Watch Your Pennies…

By Stan Koopmans, Senior Vice President – Business Relationship Manager

Watch your pennies, and your dollars will watch themselves. Watch your dollars, and your hundreds of dollars will watch themselves. Watch your hundreds of dollars, and your thousands of dollars will watch themselves. You get the idea.

The Penny Rule Makes Business Sense

I remember when I first heard the “Penny Rule” as a small boy, I thought it would be a good practice with my personal finances. After all, I was just starting to earn money as a paper boy.  A short time later, I realized the greatly expanded application of the Penny Rule during a conversation with my dad.

Driving home from a farm auction we attended, I asked, “Why did that farmer need five hacksaws?” My dad explained that the farmer didn’t need that many hacksaws, but that he didn’t keep track or take care of his tools. So when he needed to use a tool  – a hacksaw, for instance – he would just run to town to buy another. In other words, he didn’t watch his business, and because of squandering and wasting money over the years, it ended with him having to sell out in a farm auction due to too much debt.

I don’t remember what my dad bought at the auction that day. What I do remember is realizing that the Penny Rule had applications to the business world, as well.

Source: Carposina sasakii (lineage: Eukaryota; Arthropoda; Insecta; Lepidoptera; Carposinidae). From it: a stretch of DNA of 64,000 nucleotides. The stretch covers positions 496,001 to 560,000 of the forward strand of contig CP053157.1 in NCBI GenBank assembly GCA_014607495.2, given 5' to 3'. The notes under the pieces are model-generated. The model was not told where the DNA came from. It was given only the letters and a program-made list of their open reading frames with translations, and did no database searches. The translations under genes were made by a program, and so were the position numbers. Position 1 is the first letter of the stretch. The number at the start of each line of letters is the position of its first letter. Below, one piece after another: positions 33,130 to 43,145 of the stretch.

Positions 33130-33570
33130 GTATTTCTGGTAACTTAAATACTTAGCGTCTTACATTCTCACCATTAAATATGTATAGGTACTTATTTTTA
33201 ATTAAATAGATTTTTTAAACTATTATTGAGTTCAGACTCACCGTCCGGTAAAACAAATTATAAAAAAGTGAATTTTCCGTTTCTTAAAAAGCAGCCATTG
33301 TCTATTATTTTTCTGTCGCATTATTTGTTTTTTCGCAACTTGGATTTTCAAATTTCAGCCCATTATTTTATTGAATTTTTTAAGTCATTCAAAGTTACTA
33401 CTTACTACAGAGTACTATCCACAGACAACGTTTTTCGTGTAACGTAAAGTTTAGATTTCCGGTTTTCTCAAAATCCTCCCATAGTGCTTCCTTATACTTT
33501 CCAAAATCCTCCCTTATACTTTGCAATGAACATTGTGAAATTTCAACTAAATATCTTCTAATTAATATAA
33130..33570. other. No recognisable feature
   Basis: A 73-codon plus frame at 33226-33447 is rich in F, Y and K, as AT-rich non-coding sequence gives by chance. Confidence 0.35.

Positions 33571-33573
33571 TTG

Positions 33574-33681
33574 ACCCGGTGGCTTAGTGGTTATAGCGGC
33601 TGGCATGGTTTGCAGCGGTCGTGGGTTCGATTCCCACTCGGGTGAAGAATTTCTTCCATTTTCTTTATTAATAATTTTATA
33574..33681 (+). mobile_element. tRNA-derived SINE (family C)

Good Examples of The Penny Rule

It has been many years since I first heard the Penny Rule, but it still holds true. As a long-term commercial lender I have had the privilege of observing numerous great managers and owners watch their pennies when leading their businesses. For example, I have an existing customer that needs several expensive specialty tools (much more expensive and complicated than hacksaws) on job sites scattered throughout the Midwest. Every tool has its assigned place on peg boards at the main office and must be signed out. As a result, tool costs are controlled, and time and money aren’t wasted searching for existing tools or buying duplicates.

Another way to watch pennies add up is energy costs throughout the year. Money and energy saving considerations can include:

  • Occupancy sensors that shut off lights in rooms that are not being used
  • Timers that turn the heat down during the night and back up again early in the morning